- Securitisation of bank assets has increased as a means of reducing required capital, or freeing it up for other uses. In the past year and a half around $3 billion of assets have been moved off balance sheets in this way. (Of course, bank balance sheets are only one source of assets for the expanding securitisation market – total assets in securitisation vehicles would now be over $20 billion, double the level of two years ago.)
- Bank credit (net of securitisation) has grown at an annual rate of around 10 per cent so far in 1997, compared with about 12 per cent during 1996. The main categories have all grown at close to this average.
- Asset quality is in good shape, with impaired assets at 0.8 per cent of assets in June 1997, compared to 1.1 per cent a year earlier. Loan write-offs have continued to fall, and loans newly identified as impaired each quarter remain both low and steady.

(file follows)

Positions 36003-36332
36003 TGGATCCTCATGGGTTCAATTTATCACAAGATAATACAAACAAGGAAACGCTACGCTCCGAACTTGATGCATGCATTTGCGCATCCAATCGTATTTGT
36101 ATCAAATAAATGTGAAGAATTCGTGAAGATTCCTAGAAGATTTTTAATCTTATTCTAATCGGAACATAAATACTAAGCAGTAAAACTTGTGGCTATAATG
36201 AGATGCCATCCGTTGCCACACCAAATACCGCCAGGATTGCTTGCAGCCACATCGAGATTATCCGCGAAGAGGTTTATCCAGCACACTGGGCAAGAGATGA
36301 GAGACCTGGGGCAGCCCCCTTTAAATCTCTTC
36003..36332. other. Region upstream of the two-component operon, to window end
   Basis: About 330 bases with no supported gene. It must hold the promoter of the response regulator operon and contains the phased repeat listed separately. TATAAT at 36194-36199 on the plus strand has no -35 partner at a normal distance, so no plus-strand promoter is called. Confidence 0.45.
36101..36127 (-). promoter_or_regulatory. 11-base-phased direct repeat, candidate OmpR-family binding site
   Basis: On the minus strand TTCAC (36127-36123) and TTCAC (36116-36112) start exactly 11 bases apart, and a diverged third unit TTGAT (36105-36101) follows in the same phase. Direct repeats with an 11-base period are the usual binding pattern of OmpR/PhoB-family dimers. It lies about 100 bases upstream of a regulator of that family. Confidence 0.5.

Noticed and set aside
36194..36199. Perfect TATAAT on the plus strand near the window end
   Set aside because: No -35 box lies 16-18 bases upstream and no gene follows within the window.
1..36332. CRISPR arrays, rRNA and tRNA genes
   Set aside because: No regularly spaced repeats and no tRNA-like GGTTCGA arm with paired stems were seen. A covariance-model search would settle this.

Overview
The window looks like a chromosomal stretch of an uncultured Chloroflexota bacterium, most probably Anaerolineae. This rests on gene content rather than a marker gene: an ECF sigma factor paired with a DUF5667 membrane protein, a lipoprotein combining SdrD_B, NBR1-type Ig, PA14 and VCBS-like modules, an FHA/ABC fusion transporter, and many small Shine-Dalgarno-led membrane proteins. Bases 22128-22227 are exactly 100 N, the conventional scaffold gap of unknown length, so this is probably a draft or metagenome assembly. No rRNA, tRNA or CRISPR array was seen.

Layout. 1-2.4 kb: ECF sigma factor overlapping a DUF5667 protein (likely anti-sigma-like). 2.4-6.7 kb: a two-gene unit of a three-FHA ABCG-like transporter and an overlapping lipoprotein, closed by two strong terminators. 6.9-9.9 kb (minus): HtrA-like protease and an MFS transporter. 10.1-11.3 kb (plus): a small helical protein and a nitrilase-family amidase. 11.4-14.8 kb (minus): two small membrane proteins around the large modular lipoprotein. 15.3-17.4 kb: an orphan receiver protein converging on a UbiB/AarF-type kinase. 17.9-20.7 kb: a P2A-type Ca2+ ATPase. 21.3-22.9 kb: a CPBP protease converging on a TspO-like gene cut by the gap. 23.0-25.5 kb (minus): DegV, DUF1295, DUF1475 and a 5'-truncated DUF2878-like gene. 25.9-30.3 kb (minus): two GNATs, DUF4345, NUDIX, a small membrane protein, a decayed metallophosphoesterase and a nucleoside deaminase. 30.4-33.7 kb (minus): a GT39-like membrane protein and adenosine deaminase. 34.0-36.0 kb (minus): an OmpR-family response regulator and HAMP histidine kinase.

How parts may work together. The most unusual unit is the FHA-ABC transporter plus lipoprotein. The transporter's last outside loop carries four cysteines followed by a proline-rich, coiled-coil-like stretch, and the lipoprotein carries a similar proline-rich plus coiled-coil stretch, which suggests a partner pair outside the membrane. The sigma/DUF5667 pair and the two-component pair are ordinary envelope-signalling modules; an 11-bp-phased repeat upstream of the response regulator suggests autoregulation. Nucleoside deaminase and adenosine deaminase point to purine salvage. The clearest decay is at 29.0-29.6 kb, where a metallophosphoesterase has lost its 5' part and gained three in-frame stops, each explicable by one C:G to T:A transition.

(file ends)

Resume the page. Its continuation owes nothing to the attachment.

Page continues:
Banks are responding to margin-squeeze on several fronts. There has been further unwinding of the longstanding cross-subsidisation of transactions and account-keeping services out of interest margins. There is a continuing drive to cut costs – through rationalising branch networks, trimming management structures and investing in labour-saving technology. This has included closer investigation of the potential savings from outsourcing non-core activities (such as cheque processing and information technology) and sharing basic facilities, and the past year has seen some important initiatives of this kind.